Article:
IN yet another setback for the Muswellbrook Bypass, the NSW Government has revealed the project will be delayed for at least another six-to-eight years.
Muswellbrook Shire Council was informed last November that its timeline of having it completed by 2020 was “unrealistic”, as it is currently only in the “preferred route” phase.
There is still a level of ambiguity as to what the delay in the Roads and Maritime Services (RMS) document actually refers to, with some concerned it is just the planning aspect as opposed to the construction that is set to be pushed back.
During his recent visit to town, NSW Deputy Premier and Nationals leader John Barilaro stated he had been led to believe the bypass conversation was still in the early stages.
However, that would indicate the “early stages” have been running for at least a decade, according to council’s general manager Fiona Plesman, reiterating that council had been actively advocating for it since pre-2009.
Comments from the RMS regional manager Hunter, Anna Zycki, illustrate it has been much longer than that, given she told the Chronicle in 2015 they were reviewing feedback they received from a community display in 2005.
And, as far as actual funding goes, millions have been funnelled into the planning stage with $1 million allocated in the 2016/17 budget and a further $3.1 million in 2017/18, with a total of $68 million being set aside as part of the Rebuilding NSW program.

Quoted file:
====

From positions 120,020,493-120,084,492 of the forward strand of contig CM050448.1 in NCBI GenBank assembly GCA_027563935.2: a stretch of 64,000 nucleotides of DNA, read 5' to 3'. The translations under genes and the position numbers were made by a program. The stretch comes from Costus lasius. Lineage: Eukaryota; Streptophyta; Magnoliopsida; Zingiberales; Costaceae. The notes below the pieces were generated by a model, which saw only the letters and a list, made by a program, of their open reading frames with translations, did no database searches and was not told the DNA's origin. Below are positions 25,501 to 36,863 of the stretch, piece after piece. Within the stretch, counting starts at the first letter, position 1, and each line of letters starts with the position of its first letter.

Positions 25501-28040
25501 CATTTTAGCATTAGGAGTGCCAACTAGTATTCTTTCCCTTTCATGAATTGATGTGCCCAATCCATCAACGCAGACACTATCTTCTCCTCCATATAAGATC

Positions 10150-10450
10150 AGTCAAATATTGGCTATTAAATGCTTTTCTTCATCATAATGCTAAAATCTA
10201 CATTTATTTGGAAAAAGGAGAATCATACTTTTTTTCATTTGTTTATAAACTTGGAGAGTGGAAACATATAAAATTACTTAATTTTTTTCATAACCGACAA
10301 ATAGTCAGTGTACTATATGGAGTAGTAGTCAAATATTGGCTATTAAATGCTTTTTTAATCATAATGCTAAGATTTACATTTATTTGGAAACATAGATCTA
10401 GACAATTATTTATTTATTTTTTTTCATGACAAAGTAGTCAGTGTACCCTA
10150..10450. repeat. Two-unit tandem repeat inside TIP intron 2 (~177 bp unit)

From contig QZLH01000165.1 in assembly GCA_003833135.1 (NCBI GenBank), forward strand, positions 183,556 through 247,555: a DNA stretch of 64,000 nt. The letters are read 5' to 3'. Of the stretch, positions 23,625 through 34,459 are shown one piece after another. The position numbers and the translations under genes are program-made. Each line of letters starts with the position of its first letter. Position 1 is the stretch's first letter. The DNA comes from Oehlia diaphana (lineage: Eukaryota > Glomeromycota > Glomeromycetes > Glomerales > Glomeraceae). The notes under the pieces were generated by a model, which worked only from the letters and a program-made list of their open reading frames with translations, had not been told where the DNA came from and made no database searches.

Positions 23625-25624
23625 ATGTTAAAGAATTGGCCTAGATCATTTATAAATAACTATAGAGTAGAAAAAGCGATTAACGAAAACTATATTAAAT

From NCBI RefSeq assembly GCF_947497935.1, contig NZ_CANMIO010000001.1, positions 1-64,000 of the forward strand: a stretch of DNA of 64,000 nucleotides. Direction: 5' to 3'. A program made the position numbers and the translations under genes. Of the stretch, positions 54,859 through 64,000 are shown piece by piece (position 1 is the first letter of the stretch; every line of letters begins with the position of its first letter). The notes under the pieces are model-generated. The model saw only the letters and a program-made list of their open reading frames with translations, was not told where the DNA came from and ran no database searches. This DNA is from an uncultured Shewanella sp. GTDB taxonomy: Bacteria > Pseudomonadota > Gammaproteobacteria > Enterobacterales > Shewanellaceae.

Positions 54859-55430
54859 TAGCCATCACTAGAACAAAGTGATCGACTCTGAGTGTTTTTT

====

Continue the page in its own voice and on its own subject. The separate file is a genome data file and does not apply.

In early 2015, Hunter MP Joel Fitzgibbon became involved in a war of words with the then roads minister Duncan Gay, after the former claimed the RMS had put aside $10 million for the New England Highway upgrade, but the government was stalling the project.
An extra $2 million in state funding has been allotted to planning this year, which has left some locals wondering what purpose this money is actually serving given the lack of action.
Despite this, Mr Barilaro said the project is not a current focus of Upper Hunter MP Michael Johnsen – and it was an issue for local officials.
“It isn’t on the agenda for Michael, it’s on the agenda of the council but that work has to be done, there’s a lot of work to do before you can actually start building a bypass,” he said.
Ms Plesman hit back at these comments, saying the ball was essentially out of their court.
“This is a state responsibility, council has no role to play other than negotiation or/and to provide information at state government’s request, which we have been doing,” she said.
The setback will not be received well, according to Ms Plesman, given the council’s long-term community strategic plan had been completion by 2020, however now all parties will have to reset their expectations yet again.
“I guess it would be fair to say the council remains disappointed the bypass for Muswellbrook remains quite a way off,” she said.
They are pleased about the extra funds, although much more needs to be done before construction could be seriously contemplated.
More money is likely to be pledged in the future, with large bursts of interest from politicians seemingly coming around every four years.
But, for now, rhetoric around the bypass remains much like Muswellbrook’s roads – noisy, overcrowded and often ineffectual.
The RMS was again contacted to comment on the latest hold-up, and emailed a number of questions, but it did not respond before the deadline.
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